Tesla Inc. (NASDAQ:TSLA) has denied that it is raising salaries for its factory workers in Germany in response to an ongoing unionization effort, a move that precedes potential similar actions in the U.S.
Tesla’s management in Germany announced a package of wage increases for workers last week during CEO Elon Musk’s visit to the Berlin Gigafactory, reported The Wall Street Journal. Musk also assured that the facility would manufacture its next-generation vehicle.
“Claims that there is a connection between Tesla’s salary adjustments and union activity are without any truth,” Tesla Germany noted, as per a report on Teslarati.
The company has been facing pressure from Germany’s influential IG Metall union, according to the Journal, which seeks to unionize the plant and have Tesla agree to a union contract.
Concurrently, a smaller industrial union representing Tesla service workers in Sweden has gone on strike and is scheduled to meet with the company on Monday to negotiate a collective bargaining contract.
These developments occur as the United Auto Workers union in the U.S. sets its sights on Tesla’s factories, hoping to attract nonunionized workers to its ranks. Unionizing Tesla’s workforce in the US and Europe could significantly increase the company’s labor costs, already under pressure due to price cuts in response to slowing growth.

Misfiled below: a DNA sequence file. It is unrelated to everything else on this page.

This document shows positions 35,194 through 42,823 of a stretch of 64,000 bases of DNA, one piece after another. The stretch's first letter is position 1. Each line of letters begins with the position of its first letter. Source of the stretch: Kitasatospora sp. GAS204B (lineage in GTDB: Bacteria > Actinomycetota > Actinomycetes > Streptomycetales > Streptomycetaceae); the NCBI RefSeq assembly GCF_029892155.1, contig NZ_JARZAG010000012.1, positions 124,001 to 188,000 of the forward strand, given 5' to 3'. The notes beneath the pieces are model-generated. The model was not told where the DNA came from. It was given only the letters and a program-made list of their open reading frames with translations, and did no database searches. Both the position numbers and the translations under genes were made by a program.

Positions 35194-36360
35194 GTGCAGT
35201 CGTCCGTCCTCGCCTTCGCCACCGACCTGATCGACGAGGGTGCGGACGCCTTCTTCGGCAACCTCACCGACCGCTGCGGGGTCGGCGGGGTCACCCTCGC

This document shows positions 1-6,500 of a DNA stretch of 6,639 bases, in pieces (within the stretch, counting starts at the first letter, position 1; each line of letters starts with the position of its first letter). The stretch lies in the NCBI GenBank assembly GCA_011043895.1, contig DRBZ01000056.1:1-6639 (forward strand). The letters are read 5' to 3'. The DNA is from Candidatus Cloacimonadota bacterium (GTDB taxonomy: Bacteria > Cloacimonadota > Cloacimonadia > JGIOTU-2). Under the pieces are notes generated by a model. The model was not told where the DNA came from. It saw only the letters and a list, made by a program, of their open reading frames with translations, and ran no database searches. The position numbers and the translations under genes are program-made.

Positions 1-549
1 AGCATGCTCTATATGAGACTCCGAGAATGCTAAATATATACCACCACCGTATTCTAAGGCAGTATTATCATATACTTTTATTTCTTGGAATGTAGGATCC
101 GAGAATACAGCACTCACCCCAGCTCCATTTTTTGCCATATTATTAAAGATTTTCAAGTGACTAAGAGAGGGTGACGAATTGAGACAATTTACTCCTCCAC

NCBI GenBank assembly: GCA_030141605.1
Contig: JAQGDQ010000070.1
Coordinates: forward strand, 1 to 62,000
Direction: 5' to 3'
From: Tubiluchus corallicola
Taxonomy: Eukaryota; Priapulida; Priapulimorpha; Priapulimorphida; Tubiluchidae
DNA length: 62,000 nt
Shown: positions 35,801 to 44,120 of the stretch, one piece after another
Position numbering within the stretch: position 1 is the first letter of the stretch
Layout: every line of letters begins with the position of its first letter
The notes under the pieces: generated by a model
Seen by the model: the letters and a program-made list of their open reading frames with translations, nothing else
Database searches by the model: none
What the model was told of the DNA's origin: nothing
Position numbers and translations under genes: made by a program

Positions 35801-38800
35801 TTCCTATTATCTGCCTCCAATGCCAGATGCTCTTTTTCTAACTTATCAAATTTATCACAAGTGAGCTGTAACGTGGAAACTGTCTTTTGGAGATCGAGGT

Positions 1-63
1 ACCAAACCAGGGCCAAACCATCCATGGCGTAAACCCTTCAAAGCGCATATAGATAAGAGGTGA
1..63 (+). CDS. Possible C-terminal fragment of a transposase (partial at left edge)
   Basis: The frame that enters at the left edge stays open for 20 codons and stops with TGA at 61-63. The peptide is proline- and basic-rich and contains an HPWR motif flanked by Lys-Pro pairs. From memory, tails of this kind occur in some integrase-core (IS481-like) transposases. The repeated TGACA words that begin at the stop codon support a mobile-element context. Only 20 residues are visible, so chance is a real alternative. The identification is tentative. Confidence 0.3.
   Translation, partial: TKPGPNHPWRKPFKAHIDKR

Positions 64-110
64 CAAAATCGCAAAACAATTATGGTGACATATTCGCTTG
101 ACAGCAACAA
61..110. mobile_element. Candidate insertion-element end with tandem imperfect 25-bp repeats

During his visit, Musk and Tesla executives informed workers that the company would increase wages by 4% effective in November for the approximately 11,000 employees at the German plant. Additionally, Tesla will pay a 1,500 euro ($1610.24) bonus in December to offset inflation and will increase annual wages by an extra 2,500 euros ($2683.73) for production workers starting in February.
Tesla had previously announced its intention to raise wages at an internal company event in October, a move that follows a 6% wage increase after the plant’s opening last year. The Berlin Gigafactory, which currently produces about 5,000 cars a week, has been the focus of increasing tensions between Tesla and IG Metall, Germany’s largest labor union.
As the only major carmaker in Europe without union representation on the shop floor, Tesla’s interactions with labor unions will continue to be closely watched.
Produced in association with Benzinga
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